Definitions for: Remove

[n] degree of figurative distance or separation; "just one remove from madness" or"it imitates at many removes a Shakespearean tragedy"
[v] remove something concrete, as by lifting, pushing, taking off, etc.; or remove something abstract; "remove a threat"; "remove a wrapper"; "Remove the dirty dishes from the table"; "take the gun from your pocket"; "This machine withdraws heat from the environment"
[v] go away or leave; "He absented himself"
[v] get rid of something abstract; "The death of her mother removed the last obstacle to their marriage"; "God takes away your sins"
[v] remove from a position or an office
[v] cause to leave; "The teacher took the children out of the classroom"
[v] shift the position or location of, as for business, legal, educational, or military purposes; "He removed his children to the countryside"; "Remove the troops to the forest surrounding the city"; "remove a case to another court"
[v] dispose of; "Get rid of these old shoes!"; "The company got rid of all the dead wood"
[v] kill intentionally and with premeditation; "The mafia boss ordered his enemies murdered"

Webster (1913) Definition: Re*move" (r?-m??v"), v. t. [imp. & p. p. Removed
(-m??vd"); p. pr. & vb. n. Removing.] [OF. removoir,
remouvoir, L. removere, remotum; pref. re- re- + movere to
move. See Move.]
1. To move away from the position occupied; to cause to
change place; to displace; as, to remove a building.

Thou shalt not remove thy neighbor's landmark.
--Deut. xix.

When we had dined, to prevent the ladies' leaving
us, I generally ordered the table to be removed.

2. To cause to leave a person or thing; to cause to cease to
be; to take away; hence, to banish; to destroy; to put an
end to; to kill; as, to remove a disease. ``King Richard
thus removed.'' --Shak.

3. To dismiss or discharge from office; as, the President
removed many postmasters.

Note: See the Note under Remove, v. i.

Re*move" (r?-m??v"), v. i.
To change place in any manner, or to make a change in place;
to move or go from one residence, position, or place to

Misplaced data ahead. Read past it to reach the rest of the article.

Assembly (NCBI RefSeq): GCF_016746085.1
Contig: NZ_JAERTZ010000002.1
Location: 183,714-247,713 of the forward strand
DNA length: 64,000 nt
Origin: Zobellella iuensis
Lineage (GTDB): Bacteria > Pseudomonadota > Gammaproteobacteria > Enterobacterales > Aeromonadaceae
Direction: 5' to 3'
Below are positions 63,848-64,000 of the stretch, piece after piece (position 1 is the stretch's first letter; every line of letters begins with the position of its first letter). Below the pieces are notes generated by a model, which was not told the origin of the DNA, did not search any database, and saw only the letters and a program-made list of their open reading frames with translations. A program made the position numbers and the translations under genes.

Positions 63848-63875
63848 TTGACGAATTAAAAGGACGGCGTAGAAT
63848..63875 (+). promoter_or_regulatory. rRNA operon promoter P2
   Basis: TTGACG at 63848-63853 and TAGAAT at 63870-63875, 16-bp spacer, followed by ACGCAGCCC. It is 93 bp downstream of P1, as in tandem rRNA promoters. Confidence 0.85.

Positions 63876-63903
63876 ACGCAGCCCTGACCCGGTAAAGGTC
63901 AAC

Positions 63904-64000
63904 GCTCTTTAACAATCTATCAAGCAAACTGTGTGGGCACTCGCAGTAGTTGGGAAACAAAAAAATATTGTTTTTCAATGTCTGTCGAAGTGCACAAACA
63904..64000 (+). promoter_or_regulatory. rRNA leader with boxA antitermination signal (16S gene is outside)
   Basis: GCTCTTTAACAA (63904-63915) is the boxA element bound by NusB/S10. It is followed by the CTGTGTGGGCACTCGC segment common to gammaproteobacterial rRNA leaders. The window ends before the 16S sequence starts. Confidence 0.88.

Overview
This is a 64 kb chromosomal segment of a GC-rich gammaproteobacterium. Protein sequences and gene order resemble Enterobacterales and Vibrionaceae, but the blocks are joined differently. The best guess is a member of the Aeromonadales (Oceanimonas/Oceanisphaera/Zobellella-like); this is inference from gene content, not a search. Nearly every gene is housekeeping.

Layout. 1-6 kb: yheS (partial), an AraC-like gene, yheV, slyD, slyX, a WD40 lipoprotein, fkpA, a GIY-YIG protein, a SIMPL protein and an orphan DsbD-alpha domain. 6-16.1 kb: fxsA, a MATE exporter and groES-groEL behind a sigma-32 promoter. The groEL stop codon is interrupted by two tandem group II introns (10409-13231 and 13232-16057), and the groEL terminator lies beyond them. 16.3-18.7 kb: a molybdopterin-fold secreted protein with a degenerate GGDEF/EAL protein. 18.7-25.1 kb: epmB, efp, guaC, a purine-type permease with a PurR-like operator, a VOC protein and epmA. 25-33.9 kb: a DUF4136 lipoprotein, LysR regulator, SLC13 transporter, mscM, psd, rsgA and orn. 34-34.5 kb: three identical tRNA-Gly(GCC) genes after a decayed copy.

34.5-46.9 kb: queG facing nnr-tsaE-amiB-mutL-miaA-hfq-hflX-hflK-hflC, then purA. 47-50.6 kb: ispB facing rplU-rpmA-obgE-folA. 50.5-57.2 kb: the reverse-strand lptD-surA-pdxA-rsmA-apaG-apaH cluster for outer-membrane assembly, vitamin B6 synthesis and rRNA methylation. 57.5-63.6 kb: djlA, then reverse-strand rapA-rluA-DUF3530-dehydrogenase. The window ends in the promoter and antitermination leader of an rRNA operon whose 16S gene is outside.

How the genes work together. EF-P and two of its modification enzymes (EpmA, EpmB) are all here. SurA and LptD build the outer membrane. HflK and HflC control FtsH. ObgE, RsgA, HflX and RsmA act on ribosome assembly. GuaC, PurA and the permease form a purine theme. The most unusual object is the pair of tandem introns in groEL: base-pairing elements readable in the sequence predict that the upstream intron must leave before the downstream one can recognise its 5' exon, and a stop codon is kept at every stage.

Till Birnam wood remove to Dunsinane, I can not taint
with fear. --Shak.

Note: The verb remove, in some of its application, is
synonymous with move, but not in all. Thus we do not
apply remove to a mere change of posture, without a
change of place or the seat of a thing. A man moves his
head when he turns it, or his finger when he bends it,
but he does not remove it. Remove usually or always
denotes a change of place in a body, but we never apply
it to a regular, continued course or motion. We never
say the wind or water, or a ship, removes at a certain
rate by the hour; but we say a ship was removed from
one place in a harbor to another. Move is a generic
term, including the sense of remove, which is more
generally applied to a change from one station or
permanent position, stand, or seat, to another station.

Re*move", n.
1. The act of removing; a removal.

This place should be at once both school and
university, not needing a remove to any other house
of scholarship. --Milton.

And drags at each remove a lengthening chain.

2. The transfer of one's business, or of one's domestic
belongings, from one location or dwelling house to
another; -- in the United States usually called a move.

It is an English proverb that three removes are as
bad as a fire. --J. H.

3. The state of being removed. --Locke.

4. That which is removed, as a dish removed from table to
make room for something else.

5. The distance or space through which anything is removed;
interval; distance; stage; hence, a step or degree in any
scale of gradation; specifically, a division in an English
public school; as, the boy went up two removes last year.

A freeholder is but one remove from a legislator.

6. (Far.) The act of resetting a horse's shoe. --Swift.

Synonyms: absent, bump off, dispatch, get rid of, hit, move out, murder, polish off, slay, take, take away, take out, transfer, withdraw

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